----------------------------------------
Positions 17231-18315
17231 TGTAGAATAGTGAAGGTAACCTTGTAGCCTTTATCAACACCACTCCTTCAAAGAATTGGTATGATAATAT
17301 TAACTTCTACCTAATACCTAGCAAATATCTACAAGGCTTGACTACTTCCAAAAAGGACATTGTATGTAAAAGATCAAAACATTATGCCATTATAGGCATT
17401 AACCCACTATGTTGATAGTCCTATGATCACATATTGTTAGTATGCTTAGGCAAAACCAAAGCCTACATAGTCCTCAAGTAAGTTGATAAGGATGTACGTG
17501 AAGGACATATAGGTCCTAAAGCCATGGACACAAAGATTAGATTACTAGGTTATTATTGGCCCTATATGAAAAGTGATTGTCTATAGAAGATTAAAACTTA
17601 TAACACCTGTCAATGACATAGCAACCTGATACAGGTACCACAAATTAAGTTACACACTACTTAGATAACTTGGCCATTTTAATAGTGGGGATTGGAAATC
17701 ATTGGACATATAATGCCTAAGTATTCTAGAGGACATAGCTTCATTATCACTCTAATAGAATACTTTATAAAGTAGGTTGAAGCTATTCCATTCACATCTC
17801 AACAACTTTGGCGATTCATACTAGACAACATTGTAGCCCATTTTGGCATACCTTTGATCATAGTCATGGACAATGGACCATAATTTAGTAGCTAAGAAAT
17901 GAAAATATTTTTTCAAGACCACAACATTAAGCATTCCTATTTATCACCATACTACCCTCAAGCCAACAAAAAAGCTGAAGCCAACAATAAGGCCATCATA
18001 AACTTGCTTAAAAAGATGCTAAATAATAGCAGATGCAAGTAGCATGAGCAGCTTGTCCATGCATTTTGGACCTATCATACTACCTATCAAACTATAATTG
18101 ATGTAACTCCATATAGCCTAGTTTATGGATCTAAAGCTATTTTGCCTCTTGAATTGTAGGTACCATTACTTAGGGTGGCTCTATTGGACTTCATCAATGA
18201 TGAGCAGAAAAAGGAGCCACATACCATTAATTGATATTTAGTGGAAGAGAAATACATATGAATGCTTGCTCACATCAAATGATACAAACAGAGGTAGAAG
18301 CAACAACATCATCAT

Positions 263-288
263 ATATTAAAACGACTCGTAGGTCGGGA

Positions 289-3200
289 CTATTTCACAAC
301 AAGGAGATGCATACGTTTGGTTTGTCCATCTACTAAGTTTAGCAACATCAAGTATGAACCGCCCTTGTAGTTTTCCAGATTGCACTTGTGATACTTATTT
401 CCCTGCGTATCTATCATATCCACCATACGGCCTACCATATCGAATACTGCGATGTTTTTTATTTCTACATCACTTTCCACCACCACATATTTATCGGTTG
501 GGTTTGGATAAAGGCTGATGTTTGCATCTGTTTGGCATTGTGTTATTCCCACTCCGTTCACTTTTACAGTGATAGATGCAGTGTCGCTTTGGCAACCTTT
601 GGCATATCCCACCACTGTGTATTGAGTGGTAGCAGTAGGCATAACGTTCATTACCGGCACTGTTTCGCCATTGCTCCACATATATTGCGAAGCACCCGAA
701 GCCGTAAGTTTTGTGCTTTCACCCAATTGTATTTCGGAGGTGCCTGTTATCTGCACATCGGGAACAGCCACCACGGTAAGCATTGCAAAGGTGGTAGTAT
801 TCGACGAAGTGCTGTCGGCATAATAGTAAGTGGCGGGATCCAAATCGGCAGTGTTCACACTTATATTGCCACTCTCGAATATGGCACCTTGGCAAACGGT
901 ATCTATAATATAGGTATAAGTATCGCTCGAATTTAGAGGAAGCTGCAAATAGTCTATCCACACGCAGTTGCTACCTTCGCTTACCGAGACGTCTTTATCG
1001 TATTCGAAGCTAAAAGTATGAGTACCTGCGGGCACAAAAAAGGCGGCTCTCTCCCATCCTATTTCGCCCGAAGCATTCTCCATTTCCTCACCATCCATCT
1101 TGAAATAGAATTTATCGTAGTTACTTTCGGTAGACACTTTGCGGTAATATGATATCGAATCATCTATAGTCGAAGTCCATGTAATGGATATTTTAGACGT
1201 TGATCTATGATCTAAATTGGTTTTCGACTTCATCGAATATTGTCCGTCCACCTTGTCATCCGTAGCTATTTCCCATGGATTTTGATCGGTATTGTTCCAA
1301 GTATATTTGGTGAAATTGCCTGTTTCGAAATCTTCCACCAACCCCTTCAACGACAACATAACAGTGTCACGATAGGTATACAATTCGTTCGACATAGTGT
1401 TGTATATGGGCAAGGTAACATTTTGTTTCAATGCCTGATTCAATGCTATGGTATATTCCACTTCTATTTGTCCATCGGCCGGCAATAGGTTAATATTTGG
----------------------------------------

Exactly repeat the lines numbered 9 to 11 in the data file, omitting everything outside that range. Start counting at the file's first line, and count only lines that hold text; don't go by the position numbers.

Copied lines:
17901 GAAAATATTTTTTCAAGACCACAACATTAAGCATTCCTATTTATCACCATACTACCCTCAAGCCAACAAAAAAGCTGAAGCCAACAATAAGGCCATCATA
18001 AACTTGCTTAAAAAGATGCTAAATAATAGCAGATGCAAGTAGCATGAGCAGCTTGTCCATGCATTTTGGACCTATCATACTACCTATCAAACTATAATTG
18101 ATGTAACTCCATATAGCCTAGTTTATGGATCTAAAGCTATTTTGCCTCTTGAATTGTAGGTACCATTACTTAGGGTGGCTCTATTGGACTTCATCAATGA